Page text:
The Grand Union Canal is the longest canal in the UK spanning across several counties and linking the major cities of Birmingham and London.
A brief history of the Grand Union Canal
The Grand Union Canal started life as the Grand Junction Canal, built at the end of the 18th century, allowing the key towns and cities of the Midlands to send goods from the Birmingham navigation to the nation’s capital.
Gradually between 1894 and 1929 several independent waterways — the oldest being the navigations around the River Soar in Leicestershire, the longest the Grand Junction Canal from Braunston to the River Thames, were amalgamated into the Grand Union which includes a huge flight of locks.
The term ‘Grand Union’ is now generally taken to mean the canal from the Thames at Brentford to the junction with the Digbeth Branch in Birmingham to the Birmingham Canal; see our canal map below.
The canal network now is used predominantly for leisure activities such as boat hire, canal boat holidays, boat moorings as well as sports and activities such as canoeing and paddle boarding. There is also a Grand Union canal walk route alongside parts of the waterway.
Top Grand Union Facts
Leaving central Birmingham, the Grand Union heads south towards the popular towns of Warwick and Royal Leamington Spa.
Then on to Braunston and Stoke Bruerne, passing through the Blisworth Tunnel, and winding with narrow locks on to the Vale of Aylesbury after passing through the popular market towns of Leighton Buzzard and Tring.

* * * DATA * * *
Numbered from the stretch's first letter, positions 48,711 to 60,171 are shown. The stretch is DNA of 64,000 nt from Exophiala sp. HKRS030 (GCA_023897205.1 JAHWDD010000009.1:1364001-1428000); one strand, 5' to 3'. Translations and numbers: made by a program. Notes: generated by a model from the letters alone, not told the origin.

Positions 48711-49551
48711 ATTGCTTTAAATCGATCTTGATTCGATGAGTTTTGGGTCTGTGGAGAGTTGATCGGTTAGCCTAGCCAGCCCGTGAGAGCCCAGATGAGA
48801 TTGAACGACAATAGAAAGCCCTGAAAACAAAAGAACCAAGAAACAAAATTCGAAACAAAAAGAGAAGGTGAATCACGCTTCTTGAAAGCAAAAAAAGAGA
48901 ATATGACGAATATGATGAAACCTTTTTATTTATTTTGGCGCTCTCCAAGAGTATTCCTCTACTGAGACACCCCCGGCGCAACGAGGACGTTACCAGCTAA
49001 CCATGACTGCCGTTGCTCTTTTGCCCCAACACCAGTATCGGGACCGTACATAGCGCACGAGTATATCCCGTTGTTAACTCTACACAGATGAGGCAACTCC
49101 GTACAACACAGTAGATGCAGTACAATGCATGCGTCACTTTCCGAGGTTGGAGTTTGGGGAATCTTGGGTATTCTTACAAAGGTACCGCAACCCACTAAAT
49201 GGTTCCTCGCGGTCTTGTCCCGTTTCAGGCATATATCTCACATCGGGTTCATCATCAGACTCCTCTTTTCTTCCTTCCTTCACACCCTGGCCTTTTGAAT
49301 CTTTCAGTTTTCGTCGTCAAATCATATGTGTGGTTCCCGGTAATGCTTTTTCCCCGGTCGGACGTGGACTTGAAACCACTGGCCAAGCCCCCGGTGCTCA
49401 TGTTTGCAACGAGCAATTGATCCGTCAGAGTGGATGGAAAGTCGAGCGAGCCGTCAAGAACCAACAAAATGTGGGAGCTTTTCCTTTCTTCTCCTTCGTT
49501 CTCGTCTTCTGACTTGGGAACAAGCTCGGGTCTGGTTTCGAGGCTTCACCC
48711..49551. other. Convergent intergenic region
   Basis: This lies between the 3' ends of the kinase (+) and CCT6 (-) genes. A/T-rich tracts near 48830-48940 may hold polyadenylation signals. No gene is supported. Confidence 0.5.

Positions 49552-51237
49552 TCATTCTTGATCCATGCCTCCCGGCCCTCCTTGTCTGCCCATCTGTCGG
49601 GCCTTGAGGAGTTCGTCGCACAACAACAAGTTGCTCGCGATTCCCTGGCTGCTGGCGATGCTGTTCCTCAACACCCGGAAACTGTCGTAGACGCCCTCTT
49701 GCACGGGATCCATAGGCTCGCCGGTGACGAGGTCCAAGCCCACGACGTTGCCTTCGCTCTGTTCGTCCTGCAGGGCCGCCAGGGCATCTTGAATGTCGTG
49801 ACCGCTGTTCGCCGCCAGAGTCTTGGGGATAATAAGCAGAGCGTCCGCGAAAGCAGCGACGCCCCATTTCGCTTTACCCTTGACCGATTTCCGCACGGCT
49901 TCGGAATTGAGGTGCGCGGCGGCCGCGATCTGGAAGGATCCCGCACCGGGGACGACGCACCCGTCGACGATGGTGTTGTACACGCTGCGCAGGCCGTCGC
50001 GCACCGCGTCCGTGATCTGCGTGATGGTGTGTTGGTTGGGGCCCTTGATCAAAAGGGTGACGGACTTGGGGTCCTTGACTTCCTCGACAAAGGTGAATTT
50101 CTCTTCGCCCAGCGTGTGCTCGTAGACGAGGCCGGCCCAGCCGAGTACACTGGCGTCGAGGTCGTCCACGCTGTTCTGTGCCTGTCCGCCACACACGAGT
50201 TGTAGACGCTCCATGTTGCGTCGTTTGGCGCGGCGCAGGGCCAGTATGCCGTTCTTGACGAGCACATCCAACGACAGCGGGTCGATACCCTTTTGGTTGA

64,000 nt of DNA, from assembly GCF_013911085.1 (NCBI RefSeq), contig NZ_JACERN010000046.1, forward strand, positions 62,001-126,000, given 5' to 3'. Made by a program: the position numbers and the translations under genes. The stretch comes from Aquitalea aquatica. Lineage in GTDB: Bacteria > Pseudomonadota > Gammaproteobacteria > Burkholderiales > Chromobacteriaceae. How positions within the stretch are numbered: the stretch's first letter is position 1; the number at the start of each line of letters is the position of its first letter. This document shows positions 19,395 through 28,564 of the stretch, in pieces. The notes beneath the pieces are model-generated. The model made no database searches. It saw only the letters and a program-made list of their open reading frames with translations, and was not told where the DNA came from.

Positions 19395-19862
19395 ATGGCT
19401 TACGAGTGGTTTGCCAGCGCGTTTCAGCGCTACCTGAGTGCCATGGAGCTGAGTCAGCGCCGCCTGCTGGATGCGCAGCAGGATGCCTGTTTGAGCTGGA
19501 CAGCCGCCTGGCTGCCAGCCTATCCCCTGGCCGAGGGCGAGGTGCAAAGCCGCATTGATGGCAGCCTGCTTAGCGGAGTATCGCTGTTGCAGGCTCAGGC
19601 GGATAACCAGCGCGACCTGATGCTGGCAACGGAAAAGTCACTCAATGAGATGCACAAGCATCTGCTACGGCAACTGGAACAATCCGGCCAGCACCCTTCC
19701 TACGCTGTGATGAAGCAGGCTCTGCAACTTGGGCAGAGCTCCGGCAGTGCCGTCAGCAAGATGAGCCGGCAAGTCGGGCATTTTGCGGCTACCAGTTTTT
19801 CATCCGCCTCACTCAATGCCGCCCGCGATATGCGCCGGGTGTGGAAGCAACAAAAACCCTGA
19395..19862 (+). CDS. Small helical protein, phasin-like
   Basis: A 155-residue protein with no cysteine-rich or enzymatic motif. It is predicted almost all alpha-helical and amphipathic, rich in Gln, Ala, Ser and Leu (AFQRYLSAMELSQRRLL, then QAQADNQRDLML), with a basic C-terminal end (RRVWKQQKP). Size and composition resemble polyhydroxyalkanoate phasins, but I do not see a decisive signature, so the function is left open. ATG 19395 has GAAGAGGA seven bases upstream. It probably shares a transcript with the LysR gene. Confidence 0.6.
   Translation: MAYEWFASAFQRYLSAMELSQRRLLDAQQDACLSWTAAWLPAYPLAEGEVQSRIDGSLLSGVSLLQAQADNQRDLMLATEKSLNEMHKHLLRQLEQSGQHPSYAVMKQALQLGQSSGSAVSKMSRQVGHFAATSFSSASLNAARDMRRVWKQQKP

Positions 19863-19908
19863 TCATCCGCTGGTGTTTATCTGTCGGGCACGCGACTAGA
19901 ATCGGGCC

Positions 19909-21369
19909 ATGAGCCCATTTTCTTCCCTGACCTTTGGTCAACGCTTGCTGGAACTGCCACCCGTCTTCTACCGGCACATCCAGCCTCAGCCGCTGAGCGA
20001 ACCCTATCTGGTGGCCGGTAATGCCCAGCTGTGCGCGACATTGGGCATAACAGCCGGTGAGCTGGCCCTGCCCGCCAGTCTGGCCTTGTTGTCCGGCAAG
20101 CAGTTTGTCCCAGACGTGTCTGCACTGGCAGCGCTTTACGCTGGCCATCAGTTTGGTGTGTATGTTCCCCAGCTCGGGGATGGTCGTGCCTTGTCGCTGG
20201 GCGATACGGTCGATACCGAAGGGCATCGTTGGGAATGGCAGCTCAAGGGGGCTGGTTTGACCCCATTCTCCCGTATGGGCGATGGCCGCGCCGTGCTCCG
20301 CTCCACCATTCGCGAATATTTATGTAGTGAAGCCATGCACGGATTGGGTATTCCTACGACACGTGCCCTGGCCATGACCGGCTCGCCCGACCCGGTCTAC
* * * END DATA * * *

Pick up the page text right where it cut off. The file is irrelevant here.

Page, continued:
Through the Chiltern Hills, the Grand Union Canal climbs through Berkhamsted, Apsley and Kings Langley on towards Watford. The canal passes under the M25, skirts to the west of Watford, avoiding the town centre, on to Rickmansworth.
From there it runs through the Colne Valley Regional Park, almost following the line of the M25, on through Uxbridge and Cowley, before heading east (just north of the M40) close to the Regents Canal, through Bull’s Bridge eventually to Brentford, where the Grand Union meets the River Thames.
You can find out more about our cruise guides and waterways maps on our canal boat holiday base information pages canal boat holidays in Oxfordshire and canal boat holidays in Warwickshire.
Feats of Engineering on the Grand Union
The Hatton Flight
The 21 locks in the Hatton flight are nicknamed ‘the stairway to heaven’, a reference made to when workers had to make their way to the top in order to get paid! These locks and the rest of the main line of the Grand Union Canal was part of a last gasp effort, backed by the government of the day, to modernise the canals so they could compete with road and rail. It took two years and 1000 men to rebuild the 21 Hatton locks alone, using the new material, concrete.
Located on the Grand Union Canal in Leicestershire, these locks comprise of two staircases with 5 locks each. Built in 1810, these locks are a spectacular feat of engineering and carry a Grade II listing. They raise boats up to 75ft in approximately 45 minutes.
Foxton Inclined Plane
Foxton is the site of a steam powered ‘Inclined Plane’, an idea to replace the ten existing locks and lift narrowboats 75 feet. It was opened in 1900 but suffered from mechanical and structural problems and the locks were reopened in 1908. You won’t find this on canal maps now, although you can see the remains of the Plane as you ascent / descent the locks along the side.